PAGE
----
Lectures, Discussions + Conferences

Critical Migration and Refugee Studies Series: Sofian Merabet, "Strange Hospitality: Gay Syrian Refugees in Lebanon"

IBES Room 130, 85 Waterman Street, Providence RI 02912

This paper engages with the Syrian refugee crisis in Lebanon and, specifically, considers how queer-identified Syrians navigate an often-hostile environment in and around the Lebanese capital Beirut. Drawing on hospitality as a philosophical concept and on the sociological notion of the stranger, this paper focuses on discourses and aspirations these refugees express, in terms of language and bodily practices, in the face of what many experience as “hardened borders” within the social fabric of the host country. 

Treva Lindsey, "Building a Chocolate City: African American Women in Jim Crow Washington, D.C."

Smith-Buonanno 106, 95 Cushing Street, Providence RI 02912

Dr. Treva Lindsey is an Associate Professor and the Director of Undergraduate Studies of Women’s, Gender, and Sexuality Studies at The Ohio State University. Colored No More: Reinventing Black Womanhood in Washington, D.C. explores the untold history of Black women in the nation’s capital who transformed the burgeoning city into a Black intellectual, cultural, and political center.

Building Health Equity In an Unequal World Series: Dr. Mona Hanna-Attisha, "The Flint Water Crisis: A Journey for Justice"

IBES Room 130 (Carmichael Auditorium), 85 Waterman Street, Providence RI

Mona Hanna-Attisha, MD, MPH, will give the presentation, "The Flint Water Crisis: A Journey for Justice" at Brown University on Thursday, March 1, 2018. This talk is part of Building Health Equity in an Unequal World, a collaborative lecture series presented by the Brown University School of Public Health and the Center for the Study of Race and Ethnicity in America.

Jennifer Nash, "Love Letter from a Critic, or Notes on the Intersectionality Wars"

Pembroke Hall, Room 305, 172 Meeting Street, Providence RI 02912

Jennifer Nash is an Associate Professor of Gender & Sexuality Studies and African American Studies at Northwestern University's Weinberg College of Arts & Sciences. Her research centers on black feminist theories; black sexual politics; race, gender, and law; race, gender, and visual culture; and women's/gender/sexuality studies' institutional histories and politics.

What I Am Thinking About Now: Emma Amador, "Organizing for Social Services: Labor Migration, Welfare Rights, and Women’s Activism in the Puerto Rican Diaspora after 1948"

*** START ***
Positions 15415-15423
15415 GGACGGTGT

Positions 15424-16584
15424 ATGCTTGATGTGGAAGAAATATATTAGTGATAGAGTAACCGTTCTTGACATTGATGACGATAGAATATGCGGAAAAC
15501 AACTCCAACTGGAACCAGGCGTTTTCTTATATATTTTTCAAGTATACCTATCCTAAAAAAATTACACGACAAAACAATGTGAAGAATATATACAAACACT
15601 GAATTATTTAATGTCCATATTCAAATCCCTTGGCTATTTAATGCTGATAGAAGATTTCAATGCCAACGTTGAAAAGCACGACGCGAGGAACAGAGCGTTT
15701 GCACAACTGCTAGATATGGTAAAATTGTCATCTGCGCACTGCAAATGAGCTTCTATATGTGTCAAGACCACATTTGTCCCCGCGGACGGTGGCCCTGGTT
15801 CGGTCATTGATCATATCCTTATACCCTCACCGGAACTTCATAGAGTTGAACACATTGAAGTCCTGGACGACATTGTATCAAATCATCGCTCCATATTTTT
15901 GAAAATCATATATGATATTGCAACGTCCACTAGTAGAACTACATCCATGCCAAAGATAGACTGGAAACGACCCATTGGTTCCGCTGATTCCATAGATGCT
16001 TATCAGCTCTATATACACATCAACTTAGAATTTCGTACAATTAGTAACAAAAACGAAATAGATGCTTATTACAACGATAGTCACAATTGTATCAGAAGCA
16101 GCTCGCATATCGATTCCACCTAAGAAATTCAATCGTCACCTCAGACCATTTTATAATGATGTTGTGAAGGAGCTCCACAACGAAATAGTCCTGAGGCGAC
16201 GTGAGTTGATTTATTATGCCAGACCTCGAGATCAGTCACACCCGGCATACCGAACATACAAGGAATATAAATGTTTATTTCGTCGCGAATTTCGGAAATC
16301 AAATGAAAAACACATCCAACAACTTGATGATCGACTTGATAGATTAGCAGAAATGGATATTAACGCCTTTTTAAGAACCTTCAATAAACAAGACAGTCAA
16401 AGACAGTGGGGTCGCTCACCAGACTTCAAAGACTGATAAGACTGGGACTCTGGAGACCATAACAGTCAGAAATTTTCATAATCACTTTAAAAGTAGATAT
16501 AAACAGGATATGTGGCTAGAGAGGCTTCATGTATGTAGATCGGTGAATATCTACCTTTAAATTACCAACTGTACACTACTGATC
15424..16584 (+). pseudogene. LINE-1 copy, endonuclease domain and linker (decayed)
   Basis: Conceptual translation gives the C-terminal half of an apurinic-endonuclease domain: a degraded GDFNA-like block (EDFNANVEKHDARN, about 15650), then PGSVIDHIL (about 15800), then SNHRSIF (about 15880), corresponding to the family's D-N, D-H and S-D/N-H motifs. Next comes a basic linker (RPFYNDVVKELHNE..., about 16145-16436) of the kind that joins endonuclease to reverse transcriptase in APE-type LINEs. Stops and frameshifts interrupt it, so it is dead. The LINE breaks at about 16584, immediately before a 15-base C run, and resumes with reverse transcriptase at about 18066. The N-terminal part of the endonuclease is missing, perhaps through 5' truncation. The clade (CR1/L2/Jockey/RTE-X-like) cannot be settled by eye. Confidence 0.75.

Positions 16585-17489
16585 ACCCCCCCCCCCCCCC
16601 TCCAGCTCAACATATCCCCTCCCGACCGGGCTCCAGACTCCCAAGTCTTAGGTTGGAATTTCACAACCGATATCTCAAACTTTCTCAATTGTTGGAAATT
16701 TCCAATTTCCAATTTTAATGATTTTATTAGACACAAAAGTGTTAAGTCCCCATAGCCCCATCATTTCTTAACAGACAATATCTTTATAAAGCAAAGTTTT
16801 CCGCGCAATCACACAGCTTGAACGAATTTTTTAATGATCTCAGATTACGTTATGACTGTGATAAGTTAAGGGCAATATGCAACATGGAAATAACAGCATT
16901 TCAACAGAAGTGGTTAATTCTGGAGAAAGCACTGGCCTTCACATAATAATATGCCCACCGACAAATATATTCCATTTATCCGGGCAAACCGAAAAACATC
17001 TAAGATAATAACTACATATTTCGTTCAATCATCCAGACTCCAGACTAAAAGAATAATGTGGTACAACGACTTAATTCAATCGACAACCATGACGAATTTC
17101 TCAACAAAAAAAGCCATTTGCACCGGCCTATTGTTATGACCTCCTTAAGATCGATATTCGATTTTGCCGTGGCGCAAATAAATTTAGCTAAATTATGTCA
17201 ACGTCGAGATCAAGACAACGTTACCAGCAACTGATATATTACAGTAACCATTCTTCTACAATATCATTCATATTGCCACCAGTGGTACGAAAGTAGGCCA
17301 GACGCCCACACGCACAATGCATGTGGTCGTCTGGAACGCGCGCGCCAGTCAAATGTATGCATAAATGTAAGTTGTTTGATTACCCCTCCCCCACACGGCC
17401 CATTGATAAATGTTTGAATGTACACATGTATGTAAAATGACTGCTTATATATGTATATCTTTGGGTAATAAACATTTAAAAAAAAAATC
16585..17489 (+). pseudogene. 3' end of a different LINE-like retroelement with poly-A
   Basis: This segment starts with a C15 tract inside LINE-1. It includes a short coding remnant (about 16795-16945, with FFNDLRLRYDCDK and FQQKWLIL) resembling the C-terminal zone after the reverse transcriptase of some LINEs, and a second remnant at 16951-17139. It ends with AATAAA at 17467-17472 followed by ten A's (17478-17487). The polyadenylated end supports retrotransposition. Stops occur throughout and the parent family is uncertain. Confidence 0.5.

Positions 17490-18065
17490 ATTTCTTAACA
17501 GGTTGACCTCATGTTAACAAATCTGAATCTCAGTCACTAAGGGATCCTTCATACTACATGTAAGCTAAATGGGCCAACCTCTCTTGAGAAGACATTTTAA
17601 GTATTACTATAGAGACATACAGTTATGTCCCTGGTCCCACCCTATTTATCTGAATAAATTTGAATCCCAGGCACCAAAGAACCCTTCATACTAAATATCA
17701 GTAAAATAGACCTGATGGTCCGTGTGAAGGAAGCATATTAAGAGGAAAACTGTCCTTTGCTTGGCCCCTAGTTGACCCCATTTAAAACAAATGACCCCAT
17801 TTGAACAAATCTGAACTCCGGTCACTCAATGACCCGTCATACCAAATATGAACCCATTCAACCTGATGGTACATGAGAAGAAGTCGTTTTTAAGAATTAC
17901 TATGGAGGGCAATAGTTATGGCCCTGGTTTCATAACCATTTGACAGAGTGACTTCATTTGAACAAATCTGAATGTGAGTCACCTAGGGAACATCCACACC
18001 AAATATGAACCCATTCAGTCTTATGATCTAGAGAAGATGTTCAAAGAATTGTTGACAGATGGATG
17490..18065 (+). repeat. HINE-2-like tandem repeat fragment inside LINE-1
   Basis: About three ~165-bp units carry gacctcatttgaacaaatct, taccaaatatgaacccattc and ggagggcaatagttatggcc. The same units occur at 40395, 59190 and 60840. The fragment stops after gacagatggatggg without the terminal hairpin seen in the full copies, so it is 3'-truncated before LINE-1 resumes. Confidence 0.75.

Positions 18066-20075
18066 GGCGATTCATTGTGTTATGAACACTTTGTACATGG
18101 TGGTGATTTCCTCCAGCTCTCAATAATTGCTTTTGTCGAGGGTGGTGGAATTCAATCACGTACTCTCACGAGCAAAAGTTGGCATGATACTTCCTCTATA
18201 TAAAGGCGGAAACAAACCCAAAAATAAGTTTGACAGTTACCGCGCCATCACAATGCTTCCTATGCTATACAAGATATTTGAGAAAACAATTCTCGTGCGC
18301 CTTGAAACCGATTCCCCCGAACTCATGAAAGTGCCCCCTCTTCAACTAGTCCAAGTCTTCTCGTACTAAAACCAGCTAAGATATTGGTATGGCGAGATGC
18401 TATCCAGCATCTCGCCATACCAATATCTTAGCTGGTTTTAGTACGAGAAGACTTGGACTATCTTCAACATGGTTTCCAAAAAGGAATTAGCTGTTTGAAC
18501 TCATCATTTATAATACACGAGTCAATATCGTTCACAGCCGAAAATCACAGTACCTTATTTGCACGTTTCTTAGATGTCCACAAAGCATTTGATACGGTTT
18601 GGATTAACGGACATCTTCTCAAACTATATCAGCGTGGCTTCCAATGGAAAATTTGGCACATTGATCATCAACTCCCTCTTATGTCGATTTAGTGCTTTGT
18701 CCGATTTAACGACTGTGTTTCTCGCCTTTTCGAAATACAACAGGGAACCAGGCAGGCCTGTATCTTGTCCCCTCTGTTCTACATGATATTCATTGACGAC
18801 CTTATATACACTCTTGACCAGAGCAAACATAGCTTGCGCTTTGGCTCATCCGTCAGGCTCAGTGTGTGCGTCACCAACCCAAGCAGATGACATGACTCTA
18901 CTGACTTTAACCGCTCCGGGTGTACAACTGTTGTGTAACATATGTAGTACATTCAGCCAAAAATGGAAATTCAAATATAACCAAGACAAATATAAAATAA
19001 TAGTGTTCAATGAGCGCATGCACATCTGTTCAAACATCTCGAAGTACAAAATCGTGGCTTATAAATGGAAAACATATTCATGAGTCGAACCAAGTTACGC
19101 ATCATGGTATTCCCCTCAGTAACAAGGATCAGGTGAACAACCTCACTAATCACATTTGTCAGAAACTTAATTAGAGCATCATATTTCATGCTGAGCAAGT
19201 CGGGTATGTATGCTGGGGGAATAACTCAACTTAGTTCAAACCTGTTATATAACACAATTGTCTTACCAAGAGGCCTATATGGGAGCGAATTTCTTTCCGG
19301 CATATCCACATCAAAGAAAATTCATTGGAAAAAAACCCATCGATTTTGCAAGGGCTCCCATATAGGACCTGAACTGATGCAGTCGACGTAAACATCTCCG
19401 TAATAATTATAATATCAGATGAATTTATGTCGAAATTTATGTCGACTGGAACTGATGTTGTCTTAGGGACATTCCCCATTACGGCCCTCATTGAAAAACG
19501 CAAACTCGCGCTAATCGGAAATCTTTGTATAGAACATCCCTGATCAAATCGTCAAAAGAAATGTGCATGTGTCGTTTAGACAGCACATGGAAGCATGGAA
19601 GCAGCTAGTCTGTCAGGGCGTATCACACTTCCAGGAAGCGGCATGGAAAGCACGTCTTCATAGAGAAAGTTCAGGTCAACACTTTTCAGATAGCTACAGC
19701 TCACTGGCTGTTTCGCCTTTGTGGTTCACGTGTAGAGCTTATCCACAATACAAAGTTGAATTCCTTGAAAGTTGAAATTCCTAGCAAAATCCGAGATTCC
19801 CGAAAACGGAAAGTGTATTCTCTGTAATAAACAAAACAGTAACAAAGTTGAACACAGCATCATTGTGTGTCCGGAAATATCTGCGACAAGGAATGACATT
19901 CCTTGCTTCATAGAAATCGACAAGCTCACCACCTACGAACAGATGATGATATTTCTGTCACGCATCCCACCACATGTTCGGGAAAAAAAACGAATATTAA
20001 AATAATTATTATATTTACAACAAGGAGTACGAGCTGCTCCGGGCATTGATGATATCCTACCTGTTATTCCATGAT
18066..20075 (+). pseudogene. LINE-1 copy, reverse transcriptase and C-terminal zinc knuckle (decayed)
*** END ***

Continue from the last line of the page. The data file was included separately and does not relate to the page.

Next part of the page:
CSREA, 96 Waterman Street, Providence RI

This presentation explores histories of organizing for social services and welfare rights within Puerto Rican diasporic communities in the United States. Emma Amador is an Assistant Professor of History and Latino/a, Caribbean, and Latin American Studies at the University of Connecticut, Storrs.

"What I Am Thinking About Now" is an on-going informal workshop/seminar series to which faculty and graduate students are invited to present and discuss recently published work and work in progress.

Research Seminar with Leisy J. Abrego, “Legal Violence and the Study of Marginalized Communities: Research Challenges and Responsibilities”

CSREA, 96 Waterman Street, Providence RI

We invite faculty and students to join us for a research seminar with Leisy J. Abrego, Associate Professor in Chicana/o Studies at UCLA, titled "Legal Violence and the Study of Marginalized Communities: Research Challenges and Responsibilities."

The Critical Migration and Refugee Studies Series dynamically considers the crucial issues of racial, ethnicity and migration in the contexts of displacement.

Critical Migration and Refugee Studies Series: Leisy J. Abrego, “Liberation, Not Integration: Immigrant Activists Making Claims and Making Home in Los Angeles”

Smith-Buonanno, Room 106, 95 Cushing Street, Providence, RI 02912

Undocumented Latino immigrants envision their futures here. Current policies, however, restrict their ability to thrive. Without legalization, they are hindered in their use of the very mechanisms that ensured economic mobility for other immigrants throughout U.S. history: jobs, education, and social services. To this end, one sector of the undocumented immigrant population—the 1.5 generation (often called DREAMers)—has witnessed the benefits of collective mobilization.